In recognition of February's Black History Month, schools in the Halton District School Board have planned events and initiatives to celebrate and honour the contributions of Black Canadians, past and present.
“February is a time when we formally recognize, honour and reflect upon the invaluable contributions Black Canadians have made intellectually, politically, artistically, culturally, and so much more, to the vibrancy and rich diversity that help define our country," said Stuart Miller, Director of Education for the Halton District School Board. “During this month, and all year long, we will highlight the learning in classrooms to affirm and promote the achievements, knowledge, life experiences and identities of people of African and Caribbean descent in all curriculum areas. We are honoured to have named schools after individuals who were integral to the Underground Railroad in bringing freedom and opportunities to thousands of people escaping slavery."
To highlight Black History Month, a Board-wide project, which includes the participation of a total of nine elementary and secondary schools, will be unveiled at the end of February. Collaborating with Natasha Henry, an African Canadian historian and president of the Ontario Black History Society, teachers started developing learning opportunities last fall to help students identify racism while highlighting Black Canadian experiences and contributions. Schools will showcase this learning on February 28 during an event at Joshua Creek Public School library in Oakville.
Halton District School Board staff members are using Black History Month as an opportunity to take learning about understanding the contributions of Black Canadians beyond the classroom. On February 8, Kelly Gray, a teacher from Emily Carr Public School, will be speaking at the Ireland House Museum (2168 Guelph Line, Burlington). The event starts at 6:30 p.m. In her presentation, I am Canadian: Reflections Past and Present, Gray will talk about Canada's Black explorers, slaves, pioneers and freedom fighters, and their contributions to Canadian life.
“Every February, schools in the Halton District School Board join others across Canada in celebrating Black History Month by recognizing the contributions of Black Canadians," said Rob Eatough, Superintendent of Education with the Halton District School Board. “Through events, activities and presentations, our students learn and honour the rich history, experiences, contributions and achievements of Canadians of African and Caribbean descent. Celebrating Black History Month aligns with the Equity and Well-being goals contained in the Board's Multi-Year Plan. Our goal is to ensure every student learns in a respectful culture of high expectations that values diversity, and that students will see themselves reflected in their learning. Together, we inspire every student to learn, grow and succeed."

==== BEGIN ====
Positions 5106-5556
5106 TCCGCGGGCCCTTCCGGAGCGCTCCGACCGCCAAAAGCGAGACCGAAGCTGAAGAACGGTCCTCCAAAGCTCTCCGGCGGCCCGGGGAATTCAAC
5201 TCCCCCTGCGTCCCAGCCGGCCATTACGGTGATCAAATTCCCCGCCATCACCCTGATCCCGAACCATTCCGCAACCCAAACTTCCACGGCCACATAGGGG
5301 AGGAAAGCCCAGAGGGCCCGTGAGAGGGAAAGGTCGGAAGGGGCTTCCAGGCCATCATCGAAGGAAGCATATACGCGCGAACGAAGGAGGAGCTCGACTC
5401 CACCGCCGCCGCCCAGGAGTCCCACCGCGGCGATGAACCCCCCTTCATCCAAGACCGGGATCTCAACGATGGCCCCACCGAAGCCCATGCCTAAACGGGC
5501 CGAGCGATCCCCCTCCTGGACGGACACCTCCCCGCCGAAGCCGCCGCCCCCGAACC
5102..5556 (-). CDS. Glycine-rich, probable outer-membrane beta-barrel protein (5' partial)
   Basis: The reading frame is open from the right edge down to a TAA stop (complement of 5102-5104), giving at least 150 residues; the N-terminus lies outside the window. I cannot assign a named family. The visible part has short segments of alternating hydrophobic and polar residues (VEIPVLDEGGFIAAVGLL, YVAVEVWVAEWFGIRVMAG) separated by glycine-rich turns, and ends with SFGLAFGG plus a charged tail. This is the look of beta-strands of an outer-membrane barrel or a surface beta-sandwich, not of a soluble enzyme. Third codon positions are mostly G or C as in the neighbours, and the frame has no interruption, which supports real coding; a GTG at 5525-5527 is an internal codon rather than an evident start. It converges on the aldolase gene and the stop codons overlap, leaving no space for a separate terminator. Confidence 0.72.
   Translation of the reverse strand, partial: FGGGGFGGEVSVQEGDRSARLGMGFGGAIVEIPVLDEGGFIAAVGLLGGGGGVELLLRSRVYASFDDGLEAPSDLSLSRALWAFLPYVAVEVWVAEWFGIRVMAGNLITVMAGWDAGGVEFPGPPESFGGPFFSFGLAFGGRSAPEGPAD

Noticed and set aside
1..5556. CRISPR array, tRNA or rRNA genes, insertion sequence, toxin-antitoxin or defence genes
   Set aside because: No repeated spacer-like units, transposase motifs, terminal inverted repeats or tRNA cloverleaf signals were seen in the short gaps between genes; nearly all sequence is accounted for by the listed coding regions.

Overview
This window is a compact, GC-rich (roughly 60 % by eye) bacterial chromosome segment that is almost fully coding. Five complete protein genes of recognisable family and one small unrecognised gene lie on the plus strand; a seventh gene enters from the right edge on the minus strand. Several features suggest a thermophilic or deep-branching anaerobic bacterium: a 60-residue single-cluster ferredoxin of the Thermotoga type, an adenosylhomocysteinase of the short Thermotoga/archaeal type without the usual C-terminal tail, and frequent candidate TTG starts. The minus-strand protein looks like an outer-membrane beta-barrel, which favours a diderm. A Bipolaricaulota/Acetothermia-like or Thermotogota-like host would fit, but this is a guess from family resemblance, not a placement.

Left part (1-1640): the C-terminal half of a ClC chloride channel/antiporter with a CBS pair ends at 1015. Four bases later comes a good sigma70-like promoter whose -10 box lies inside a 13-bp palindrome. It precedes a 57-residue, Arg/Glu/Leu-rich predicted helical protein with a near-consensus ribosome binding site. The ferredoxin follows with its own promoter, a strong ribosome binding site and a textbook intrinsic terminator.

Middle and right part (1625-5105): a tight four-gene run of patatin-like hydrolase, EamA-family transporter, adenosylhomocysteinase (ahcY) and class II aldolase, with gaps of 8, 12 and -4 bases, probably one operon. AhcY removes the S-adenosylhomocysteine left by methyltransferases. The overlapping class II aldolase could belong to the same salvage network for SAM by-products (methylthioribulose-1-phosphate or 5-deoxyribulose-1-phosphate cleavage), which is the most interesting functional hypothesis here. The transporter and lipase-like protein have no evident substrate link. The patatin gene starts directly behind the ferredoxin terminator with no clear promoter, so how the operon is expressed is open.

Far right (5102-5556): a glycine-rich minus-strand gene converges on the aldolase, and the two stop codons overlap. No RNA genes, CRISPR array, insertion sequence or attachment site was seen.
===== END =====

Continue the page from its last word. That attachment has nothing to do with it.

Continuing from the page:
Some of the events taking place at Halton schools to celebrate the month include:
• Irma Coulson Public School (Milton): On February 1, the group, Drums et al, will perform and kick off the beginning of Black History Month at the school. Students will learn about African heritage, listen to songs and folk tales, and learn to play African drums.
• Munn's Public School (Oakville): On February 8, the school will be hosting two performances to honour Black History Month. Grades 4-5 students will view The Spirit of Harriet Tubman, which depicts her life as an African-American abolitionist slave who helped many escape slavery through the Underground Railroad. Grades 6-8 students will view Things my Fore-Sisters Saw, written and performed by Leslie McCurdy. This one-person play will introduce students to four Black women who brought about significant social changes in Canadian history.
• Robert Bateman High School (Burlington): The Starlite Steelband will be performing traditional and popular calypso as well as reggae songs on February 15. Culinary program students will also be preparing and serving Caribbean-inspired appetizers to staff and students including jerk chicken wings, mini Jamaican patties, fried salt fish balls and vegetable rangoon wraps
• Craig Kielburger Secondary School (Milton): Hairstyling and esthetics teachers will engage in a workshop about race and black hair on February 21.
• Limehouse Public School (Halton Hills): Throughout February, students will share facts, contributions and musical influences of Black Canadians during morning announcements. In addition, the library will house a display to increase the school community's awareness of the month's celebrations.
For additional information, contact:
Rob Eatough, Superintendent of Education
Halton District School Board
905-335-3663 Toll free: 1-877-618-3456